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February 2008

A closer look at today’s forecast

NCAR researchers study how people use weather predictions

thunderstorm

Researchers in SIP are exploring how new types of weather forecasts could give the public a better sense of where the uncertainty lies within temperature and rainfall outlooks.

It’s been more than 40 years since Americans were first introduced to probabilities of precipitation. Instead of simply conveying a threat of rain or snow without using numbers, forecasters began to include percentages, as in “a 60% chance of showers.”

Decades later, most U.S. residents still aren’t precisely sure what these probability-of-precipitation forecasts mean. However, they do get the general idea—and many of them want more such uncertainty information.

These are among the insights arising from a major survey conducted by NCAR’s Societal Impacts Program. SIP involves scientists from SERE, RAL, and ESSL, with funding from the U.S. Weather Research Program.

“Weather forecasts are unavoidably uncertain,” notes Rebecca Morss, “but most public forecasts come with, at best, limited information about their uncertainty.”

Rebecca and SIP colleagues Julie Demuth and Jeff Lazo are sifting through the extensive data gleaned from their 2006 survey. They made several presentations at last month’s American Meteorological Society meeting, and two papers are in the works, with more to come.

One of the group’s goals is to provide grounding and perspective for the National Weather Service (NWS) and other providers who are now contemplating how best to improve public weather forecasts. The idea of the survey arose after a 2006 National Research Council report on estimating and communicating uncertainty in weather and climate prediction. Rebecca served with Barb Brown (RAL) on the panel that produced Completing the Forecast, which was sponsored by the NWS. (See “On the Web.”)

“Meteorologists often find it challenging to communicate uncertainty effectively,” Rebecca says. She and her colleagues found that relatively little research on communicating the uncertainty in ­weather forecasts had been published since the 1980s. “Being on the NRC panel helped clarify for us that this was an important priority area that hadn’t been adequately addressed,” she says.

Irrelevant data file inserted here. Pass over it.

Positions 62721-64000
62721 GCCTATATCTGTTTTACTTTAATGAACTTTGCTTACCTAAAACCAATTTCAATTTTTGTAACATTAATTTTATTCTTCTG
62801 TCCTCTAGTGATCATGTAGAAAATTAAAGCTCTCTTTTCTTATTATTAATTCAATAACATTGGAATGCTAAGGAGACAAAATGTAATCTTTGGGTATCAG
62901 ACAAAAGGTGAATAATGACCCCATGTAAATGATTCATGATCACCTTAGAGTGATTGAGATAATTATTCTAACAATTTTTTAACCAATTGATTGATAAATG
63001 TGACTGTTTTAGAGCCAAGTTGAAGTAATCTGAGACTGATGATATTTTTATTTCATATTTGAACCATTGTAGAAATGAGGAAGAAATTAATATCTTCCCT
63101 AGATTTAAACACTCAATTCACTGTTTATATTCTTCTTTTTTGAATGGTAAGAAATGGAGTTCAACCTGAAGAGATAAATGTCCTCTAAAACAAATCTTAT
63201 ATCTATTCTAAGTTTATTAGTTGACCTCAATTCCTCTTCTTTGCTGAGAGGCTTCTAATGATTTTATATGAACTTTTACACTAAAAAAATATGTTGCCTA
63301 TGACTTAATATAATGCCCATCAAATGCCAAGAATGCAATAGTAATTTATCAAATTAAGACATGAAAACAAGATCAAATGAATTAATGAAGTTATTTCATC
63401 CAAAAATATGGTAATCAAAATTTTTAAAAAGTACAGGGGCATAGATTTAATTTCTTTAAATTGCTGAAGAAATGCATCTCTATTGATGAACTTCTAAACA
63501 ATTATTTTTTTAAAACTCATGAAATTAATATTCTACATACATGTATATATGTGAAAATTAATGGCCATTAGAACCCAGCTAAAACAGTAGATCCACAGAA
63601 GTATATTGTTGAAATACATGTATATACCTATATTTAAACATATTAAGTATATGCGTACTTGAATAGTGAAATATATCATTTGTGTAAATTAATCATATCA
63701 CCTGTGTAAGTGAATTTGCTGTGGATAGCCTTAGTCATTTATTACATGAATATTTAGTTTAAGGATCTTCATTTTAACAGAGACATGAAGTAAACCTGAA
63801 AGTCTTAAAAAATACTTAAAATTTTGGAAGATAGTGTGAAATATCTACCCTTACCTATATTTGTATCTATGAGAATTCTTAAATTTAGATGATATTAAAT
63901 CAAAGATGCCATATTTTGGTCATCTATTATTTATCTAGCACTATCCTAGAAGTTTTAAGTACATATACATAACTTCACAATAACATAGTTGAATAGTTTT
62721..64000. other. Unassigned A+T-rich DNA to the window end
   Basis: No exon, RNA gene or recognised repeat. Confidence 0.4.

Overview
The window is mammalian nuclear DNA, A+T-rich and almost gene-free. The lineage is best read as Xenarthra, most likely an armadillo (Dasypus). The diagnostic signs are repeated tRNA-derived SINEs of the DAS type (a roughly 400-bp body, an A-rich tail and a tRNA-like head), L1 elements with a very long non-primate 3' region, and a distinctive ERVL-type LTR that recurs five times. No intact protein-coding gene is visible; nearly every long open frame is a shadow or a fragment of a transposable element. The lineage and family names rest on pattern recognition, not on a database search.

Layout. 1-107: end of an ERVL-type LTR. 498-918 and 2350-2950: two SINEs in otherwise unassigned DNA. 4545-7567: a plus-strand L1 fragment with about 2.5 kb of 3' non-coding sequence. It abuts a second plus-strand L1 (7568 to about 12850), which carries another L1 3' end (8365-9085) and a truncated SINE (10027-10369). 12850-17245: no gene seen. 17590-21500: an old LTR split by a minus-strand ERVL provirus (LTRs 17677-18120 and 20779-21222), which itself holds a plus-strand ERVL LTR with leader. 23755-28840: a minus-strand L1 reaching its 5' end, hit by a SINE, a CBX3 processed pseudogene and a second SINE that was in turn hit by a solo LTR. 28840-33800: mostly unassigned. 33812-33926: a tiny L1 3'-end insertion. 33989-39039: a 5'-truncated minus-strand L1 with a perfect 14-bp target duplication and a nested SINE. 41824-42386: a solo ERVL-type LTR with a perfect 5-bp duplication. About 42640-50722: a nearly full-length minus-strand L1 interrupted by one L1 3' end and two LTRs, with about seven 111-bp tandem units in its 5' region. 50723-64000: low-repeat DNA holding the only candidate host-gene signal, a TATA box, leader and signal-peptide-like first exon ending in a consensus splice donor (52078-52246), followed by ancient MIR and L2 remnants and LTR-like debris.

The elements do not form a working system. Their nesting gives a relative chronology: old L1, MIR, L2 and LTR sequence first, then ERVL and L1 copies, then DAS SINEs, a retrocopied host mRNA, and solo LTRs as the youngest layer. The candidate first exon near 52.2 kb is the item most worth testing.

Late in 2006, SIP conducted a nationwide, controlled-access Internet-based survey, with more than 1,500 U.S. respondents. The sample was checked to ensure geographic, demographic, and ethnic diversity; respondents came from every U.S. state and had similar gender and race characteristics to the public at large. The survey questions drew on previous research, asking people how important weather is to them as well as how they regard, interpret, and use forecasts.

Would you like probabilities with that?

Thanks to the progress of weather research and the advent of new technologies, there’s now a basis for creating far more detailed forecasts, including shades of gray that don’t fit into the usual template. For example, say that forecasters predict a 20% chance that a cold front will arrive soon enough to hold tomorrow’s high down to 70°F, but otherwise they expect temperatures to soar to 85°F. How best to present these options in a single outlook? This scenario made for one of the survey’s more complex questions. More than 90% of the respondents preferred something other than a flat forecast of 85°F, and many liked knowing why the forecast was uncertain. Among seven alternatives offered in the survey, this was the favorite option: “The high temperature tomorrow will most likely be 85°F, but it may be 70°F, because a cold front may move through during the day.”